Many toddlers and preschoolers become picky eaters as a power move. They have zero control over anything in their lives except food, so they try to exert total control over eating. I had plenty of struggles but when I learned that perspective it helped so much. I added choice into the process, and sometimes it was “fake” choice. Do you want to eat your cucumber first or your noodles first? Well, kid gets to “pick” but either way I won.

  8. Diane says:

    The Instagram account Kids Eat in Color is run by a relatable dietition and has lots of great tips for picky eating ranging from presentation ideas, vocabulary to discuss food, and gentle reminders that food exposures are valuable too even if the kid doesn’t eat it the first 20 times a food is served.

  9. Crockett says:

    For years I read books at the table during dinner, and I would only turn the page once each child took a big bite. Yes, dinner took a while, and I wasn’t always in the mood, but it always worked because they wanted to keep finishing the books. Now that my girls are older I miss those meals. Bonus, they now automatically read while waiting for dinner.

  10. E says:

    As an adult picky eater and mom to a super picky (potentially sensory processing disorder – we’re working on testing) eater, the best advice I have is grace, time and a supportive pediatrician. I cannot tell you the number of times I repeat to myself “food is not a battle” (or my husband reminds me when I start to lose my cool). Both my kid and I would starve rather than eat something we don’t like (most people are not this emphatic about food, you know if you have one). Keep offering, try not to engage in what will inevitably turn into trench warfare, ignore all the judgmental sighs and “I would nevers” and “they’ll eat when they’re hungry” and focus on keeping food a positive experience even when you want to pull your hair out or you’re worried about scurvy. At 6, my kid now eats probably 20 foods (some of them nutritious!) and she’s a happy, healthy, thriving kid. We will get through this. I didn’t really eat vegetables other than broccoli, corn or iceberg lettuce until I was in college, and while I am still a picky eater (for taste and texture reasons), I now eat enough variety (vegetables and otherwise) to exist in normal society, have social and work meals and maintain my current health, so sometimes it takes decades but the kids will get there. Our waitress last night about fell over when informed my kid eats zero condiments (she offered every sauce possible with the chicken tenders) but we ate together as a family, my kid has a positive relationship with food, and we are (slowly, so painfully slowly) adding new foods with each passing month and more importantly, trying new foods without meltdowns on the semi-regular.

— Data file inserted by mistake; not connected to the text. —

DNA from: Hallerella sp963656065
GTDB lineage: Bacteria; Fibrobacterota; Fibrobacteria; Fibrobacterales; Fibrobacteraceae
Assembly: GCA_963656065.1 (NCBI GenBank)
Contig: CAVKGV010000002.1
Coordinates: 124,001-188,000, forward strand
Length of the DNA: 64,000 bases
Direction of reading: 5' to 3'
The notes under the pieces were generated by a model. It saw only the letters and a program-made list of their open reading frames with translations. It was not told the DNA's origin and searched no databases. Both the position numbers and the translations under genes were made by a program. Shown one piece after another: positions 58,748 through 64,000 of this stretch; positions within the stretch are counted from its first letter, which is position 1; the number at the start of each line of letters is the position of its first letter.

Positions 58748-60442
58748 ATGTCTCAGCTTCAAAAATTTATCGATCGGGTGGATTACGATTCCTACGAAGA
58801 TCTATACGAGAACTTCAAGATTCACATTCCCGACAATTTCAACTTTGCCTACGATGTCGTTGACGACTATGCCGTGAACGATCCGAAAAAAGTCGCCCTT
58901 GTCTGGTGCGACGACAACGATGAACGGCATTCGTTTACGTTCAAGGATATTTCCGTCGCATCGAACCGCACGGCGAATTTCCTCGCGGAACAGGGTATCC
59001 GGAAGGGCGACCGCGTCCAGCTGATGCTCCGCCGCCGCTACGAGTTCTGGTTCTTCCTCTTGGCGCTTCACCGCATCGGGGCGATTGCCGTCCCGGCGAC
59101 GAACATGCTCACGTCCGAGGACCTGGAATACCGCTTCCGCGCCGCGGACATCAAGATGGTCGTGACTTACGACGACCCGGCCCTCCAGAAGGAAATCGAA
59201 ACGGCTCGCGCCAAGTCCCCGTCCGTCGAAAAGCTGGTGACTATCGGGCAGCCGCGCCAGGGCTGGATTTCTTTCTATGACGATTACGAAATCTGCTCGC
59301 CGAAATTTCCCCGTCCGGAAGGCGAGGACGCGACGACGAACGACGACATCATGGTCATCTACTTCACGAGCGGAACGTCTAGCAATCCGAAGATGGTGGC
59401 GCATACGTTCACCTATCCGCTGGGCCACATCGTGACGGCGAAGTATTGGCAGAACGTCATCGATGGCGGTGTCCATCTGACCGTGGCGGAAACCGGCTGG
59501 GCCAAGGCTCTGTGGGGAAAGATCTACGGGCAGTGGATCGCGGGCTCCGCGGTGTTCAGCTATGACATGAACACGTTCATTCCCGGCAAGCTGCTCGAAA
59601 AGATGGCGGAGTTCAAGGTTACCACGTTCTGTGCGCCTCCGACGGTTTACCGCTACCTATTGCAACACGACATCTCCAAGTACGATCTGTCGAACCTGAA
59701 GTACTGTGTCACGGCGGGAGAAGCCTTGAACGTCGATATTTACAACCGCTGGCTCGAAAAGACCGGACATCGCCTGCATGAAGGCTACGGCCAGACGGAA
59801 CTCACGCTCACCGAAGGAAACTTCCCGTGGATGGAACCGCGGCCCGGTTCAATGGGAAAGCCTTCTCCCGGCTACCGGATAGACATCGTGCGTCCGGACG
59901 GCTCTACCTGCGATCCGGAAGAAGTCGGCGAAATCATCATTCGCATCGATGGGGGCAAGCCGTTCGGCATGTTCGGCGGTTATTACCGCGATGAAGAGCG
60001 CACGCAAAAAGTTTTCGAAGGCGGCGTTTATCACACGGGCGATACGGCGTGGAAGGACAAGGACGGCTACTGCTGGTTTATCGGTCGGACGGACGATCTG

11. Annette says:

    Whole wheat crackers and Manchego. Then progress on to “just try one” : cocktail tomatoes and baby hummus. Spidey Mac n cheese with tofu and riced cauliflower. And all complemented with a favorite juice and some book about trucks

  12. Jenny says:

    Just my opinion but I think it’s really important to separate out run of the mill picky eating from picky eating that stems from a larger issue (sensory issues, developmental issues) or is causing a real problem (growth issues, poor health etc). My kids are definitely in the first category, as are probably most picky eaters. I wish I had learned to chill about their eating earlier. No one wants to fight about food. My two cents: If your kid eats any fruits or veggies, keep feeding them those. Try to get them to eat the least processed version of the foods they do like. Ask them to try one bite of something. And then just wait. My kids (early elementary age now) are surprising me all the time these days with how many new foods they like.

  13. Jill says:

    Aldi is selling a tennis dress with under shorts that’s getting a lot of attention in the Aldi Facebook groups. I bought espadrilles and floral knock-off Keds there recently. Some great stuff (and love the food, too, ha).

  14. JdHS says:

    I second Solid Starts. They have some good tips for getting kids to engage with food in different ways. For example, I use this one a lot, I will sometimes pick up something my kid isn’t eating and ask if they think it will make a loud crunch or not. Then I try it and when it does or doesn’t I make it a big fun deal and ask them to see if theirs is crunchy. We also cheers food a lot.

  15. Alexis says:

    I aspire to raise both my children to love food, and be adventurous eaters. That’s been a consistent priority for me. I absolutely credit luck here, but I also work with my kids each weekend to bake or cook, get them involved, and introduce the same food via different preparations (steamed zucchini, zucchini bread, zucchini in pasta). I also expand their palates using sauces – slowly adding more pesto to our pastas, umami BBQ sauces with miso paste, and I think that helps. I have more control now since they’re young (2 and 4), we will see how it goes as they age. But I agree with Jenny – be consistent and patient. Good luck!